Air plants belong to the genus Tillandsia, which includes roughly 600 species of epiphytes, noted for their wiry, silver-green foliage. Species such as the Mexican air plant (Tillandsia ionantha) are widely grown as houseplants, but they will also survive outdoors within U.S. Department of Agriculture plant hardiness zones 10 and 11. Air plants require minimal hands-on care once established, but most benefit from regular attention throughout the year to keep them looking their best.
Moisture is arguably the most important aspect of growing air plants. Growing them in a naturally humid location such as a bathroom or kitchen will help alleviate stress associated with dry conditions, but it is not enough. Misting them with water every few days is a good practice, especially if they are exposed to drying winds or heater vents. Air plants also need regular deep watering, especially if they show signs of dehydration such as curling leaves. Submerge the entire plant in room-temperature water for at least 30 minutes every seven to ten days, shake off the excess moisture and return the plant to its original position. Air plants are sensitive to chemicals in tap water, so use bottled, distilled or rainwater whenever possible.
Air plants require very little supplemental nutrients to thrive, but most appreciate light monthly feedings to support their growth and blooming. Feeding air plants differs from other houseplants because of their epiphytic nature. Their roots are sensitive and cannot absorb urea like terrestrial plants. Use a urea-free fertilizer with an N-P-K analysis of 30-10-10 or 17-8-22. Mix the fertilizer at one-quarter to one half the recommended strength, dissolving roughly 1/3 to 1/2 teaspoon of fertilizer in 1 gallon of water. Apply the fertilizer by misting it onto the leaves until they are saturated, or replace their weekly soaking water with the fertilizer solution once a month. Withhold fertilizer entirely in winter.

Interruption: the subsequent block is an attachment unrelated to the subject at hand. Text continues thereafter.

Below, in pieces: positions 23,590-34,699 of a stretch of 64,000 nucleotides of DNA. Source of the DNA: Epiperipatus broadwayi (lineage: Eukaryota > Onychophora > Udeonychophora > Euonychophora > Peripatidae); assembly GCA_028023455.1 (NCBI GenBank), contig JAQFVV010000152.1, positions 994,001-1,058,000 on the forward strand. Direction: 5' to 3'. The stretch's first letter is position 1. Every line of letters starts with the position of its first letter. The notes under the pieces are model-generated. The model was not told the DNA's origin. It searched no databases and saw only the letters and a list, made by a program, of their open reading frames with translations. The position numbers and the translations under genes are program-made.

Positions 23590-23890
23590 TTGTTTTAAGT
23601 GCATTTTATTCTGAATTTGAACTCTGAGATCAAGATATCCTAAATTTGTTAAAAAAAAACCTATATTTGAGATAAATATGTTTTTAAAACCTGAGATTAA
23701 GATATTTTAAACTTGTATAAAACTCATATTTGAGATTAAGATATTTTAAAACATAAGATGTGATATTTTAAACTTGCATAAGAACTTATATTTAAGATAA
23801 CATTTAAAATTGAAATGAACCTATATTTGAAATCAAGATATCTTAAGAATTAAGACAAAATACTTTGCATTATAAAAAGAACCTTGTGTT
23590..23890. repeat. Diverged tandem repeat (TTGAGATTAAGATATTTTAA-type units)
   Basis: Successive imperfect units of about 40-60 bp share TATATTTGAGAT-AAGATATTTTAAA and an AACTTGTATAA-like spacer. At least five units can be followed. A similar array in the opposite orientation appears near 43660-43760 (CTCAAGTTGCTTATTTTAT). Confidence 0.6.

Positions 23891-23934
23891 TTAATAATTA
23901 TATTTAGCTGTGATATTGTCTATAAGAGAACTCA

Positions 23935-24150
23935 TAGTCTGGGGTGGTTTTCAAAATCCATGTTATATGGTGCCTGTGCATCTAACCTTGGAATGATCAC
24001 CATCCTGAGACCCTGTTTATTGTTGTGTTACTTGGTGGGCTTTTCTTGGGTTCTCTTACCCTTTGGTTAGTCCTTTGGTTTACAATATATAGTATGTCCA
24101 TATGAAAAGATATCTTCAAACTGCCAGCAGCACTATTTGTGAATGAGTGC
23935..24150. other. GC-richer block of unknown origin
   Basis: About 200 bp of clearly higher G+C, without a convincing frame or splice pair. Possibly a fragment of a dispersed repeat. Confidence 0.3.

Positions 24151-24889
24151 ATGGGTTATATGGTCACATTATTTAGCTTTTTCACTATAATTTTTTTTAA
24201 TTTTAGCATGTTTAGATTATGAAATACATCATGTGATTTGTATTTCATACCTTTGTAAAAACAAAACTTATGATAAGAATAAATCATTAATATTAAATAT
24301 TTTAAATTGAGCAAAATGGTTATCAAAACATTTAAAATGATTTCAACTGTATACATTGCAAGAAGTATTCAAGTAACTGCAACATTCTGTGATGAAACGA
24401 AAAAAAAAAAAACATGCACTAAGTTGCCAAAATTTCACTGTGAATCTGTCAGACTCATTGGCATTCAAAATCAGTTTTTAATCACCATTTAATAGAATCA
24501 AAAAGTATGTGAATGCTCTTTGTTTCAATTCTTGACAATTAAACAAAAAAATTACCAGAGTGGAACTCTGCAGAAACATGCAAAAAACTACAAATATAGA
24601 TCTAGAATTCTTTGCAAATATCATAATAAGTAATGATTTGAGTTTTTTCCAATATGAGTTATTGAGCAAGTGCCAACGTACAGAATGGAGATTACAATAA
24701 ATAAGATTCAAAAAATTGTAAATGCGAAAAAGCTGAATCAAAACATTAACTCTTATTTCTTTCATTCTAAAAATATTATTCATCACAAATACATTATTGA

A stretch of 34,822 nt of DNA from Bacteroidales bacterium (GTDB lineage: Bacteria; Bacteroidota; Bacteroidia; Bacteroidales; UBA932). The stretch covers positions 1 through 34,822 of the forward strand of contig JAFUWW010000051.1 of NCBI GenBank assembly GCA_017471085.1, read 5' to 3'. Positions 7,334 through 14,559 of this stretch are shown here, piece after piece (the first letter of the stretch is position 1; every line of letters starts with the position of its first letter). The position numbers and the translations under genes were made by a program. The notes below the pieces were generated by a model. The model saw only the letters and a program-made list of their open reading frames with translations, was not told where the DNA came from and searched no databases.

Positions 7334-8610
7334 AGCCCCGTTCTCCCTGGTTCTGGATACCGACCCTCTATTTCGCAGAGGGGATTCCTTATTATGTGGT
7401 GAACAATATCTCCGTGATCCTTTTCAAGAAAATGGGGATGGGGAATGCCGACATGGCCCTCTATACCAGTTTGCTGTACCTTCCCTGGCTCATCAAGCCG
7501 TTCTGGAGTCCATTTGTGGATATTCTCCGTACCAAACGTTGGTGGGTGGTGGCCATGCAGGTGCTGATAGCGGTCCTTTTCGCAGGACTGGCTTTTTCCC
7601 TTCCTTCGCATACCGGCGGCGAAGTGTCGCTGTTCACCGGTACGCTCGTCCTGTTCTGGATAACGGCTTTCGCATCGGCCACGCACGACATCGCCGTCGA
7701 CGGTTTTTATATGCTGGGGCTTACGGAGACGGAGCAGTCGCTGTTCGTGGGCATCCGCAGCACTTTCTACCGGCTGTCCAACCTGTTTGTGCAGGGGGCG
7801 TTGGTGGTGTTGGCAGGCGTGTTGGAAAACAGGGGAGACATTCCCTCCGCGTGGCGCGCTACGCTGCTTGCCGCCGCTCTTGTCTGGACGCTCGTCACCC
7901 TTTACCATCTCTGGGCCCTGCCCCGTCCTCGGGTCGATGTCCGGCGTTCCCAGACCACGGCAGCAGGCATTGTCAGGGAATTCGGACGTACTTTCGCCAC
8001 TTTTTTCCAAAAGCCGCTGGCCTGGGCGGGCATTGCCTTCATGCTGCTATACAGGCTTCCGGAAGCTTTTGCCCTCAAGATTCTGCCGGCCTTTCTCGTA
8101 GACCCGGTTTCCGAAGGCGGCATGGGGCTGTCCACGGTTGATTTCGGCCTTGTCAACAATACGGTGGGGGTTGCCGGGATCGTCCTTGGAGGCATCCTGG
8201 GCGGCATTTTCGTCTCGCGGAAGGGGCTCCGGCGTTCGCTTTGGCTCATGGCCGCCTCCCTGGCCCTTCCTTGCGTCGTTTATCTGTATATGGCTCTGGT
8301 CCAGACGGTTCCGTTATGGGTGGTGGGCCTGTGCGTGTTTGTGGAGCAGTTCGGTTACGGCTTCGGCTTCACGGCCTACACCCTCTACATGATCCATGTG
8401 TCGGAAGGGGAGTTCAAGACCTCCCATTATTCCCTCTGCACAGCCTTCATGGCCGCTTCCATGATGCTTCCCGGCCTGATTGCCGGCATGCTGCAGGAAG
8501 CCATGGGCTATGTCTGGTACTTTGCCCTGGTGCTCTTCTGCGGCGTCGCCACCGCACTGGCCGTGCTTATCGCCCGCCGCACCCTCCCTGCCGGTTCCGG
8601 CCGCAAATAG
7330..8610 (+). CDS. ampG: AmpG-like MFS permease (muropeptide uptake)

Pruning and Grooming
Air plants seldom need pruning to control their size or improve their shape thanks to their naturally dense, tidy growth habit. They may need occasional grooming, however, to restore their appearance. Air plants produce showy, long-lasting flowers that detract from their appearance once they begin fade. Remove them when their reddish bracts begin to brown, snipping them off at the base. Use sharp pruning shears that have been soaked for five minutes in a sanitizing solution of half rubbing alcohol and half water. When pruning, avoid nicking or damaging the surrounding foliage because it might kill it.
Established air plants experience very few serious problems. Insects and other pests do not bother them, nor do they suffer from any chronic diseases. The only serious issue facing air plants is cultural. Potting in soil drastically increases the likelihood of serious root problems. For an air plant to be healthy, its roots need access to freely circulating air. Grow air plants mounted on wood or other organic materials, and display them up high where light and air can reach them. Avoid growing them in vessels that collect significant amounts of standing water because it may encourage leaf and root problems. Also, avoid chemically treated wood and petroleum-base glues that might harm the air plant's sensitive tissues.
- Oklahoma State University Extension: Oklahoma Gardening
- National Gardening Association: They Live On Air: Tillandsias
- Atrium Garden Center: Air Plant Care (Tillandsia Spp.)
- University of Illinois at Urbana-Champaign College of Agricultural, Consumer and Environmental Sciences: Tillandsia "Air Plant" Catching the Eye of Indoor Gardeners
- Logee's Plants for Home and Garden: Cultural Information--Tillandsia
- Clemson University Extension: Bromeliads
- Terrarium Craft: Create 50 Magical, Miniature Worlds; Amy Bryant Aiello, Kate Bryant
- Acorn Design Source: How to Use Tillandsia Fertilizer
- University of Florida IFAS Extension: Disinfecting Pruning Tools
- Photo Credit Irrenoph/iStock/Getty Images
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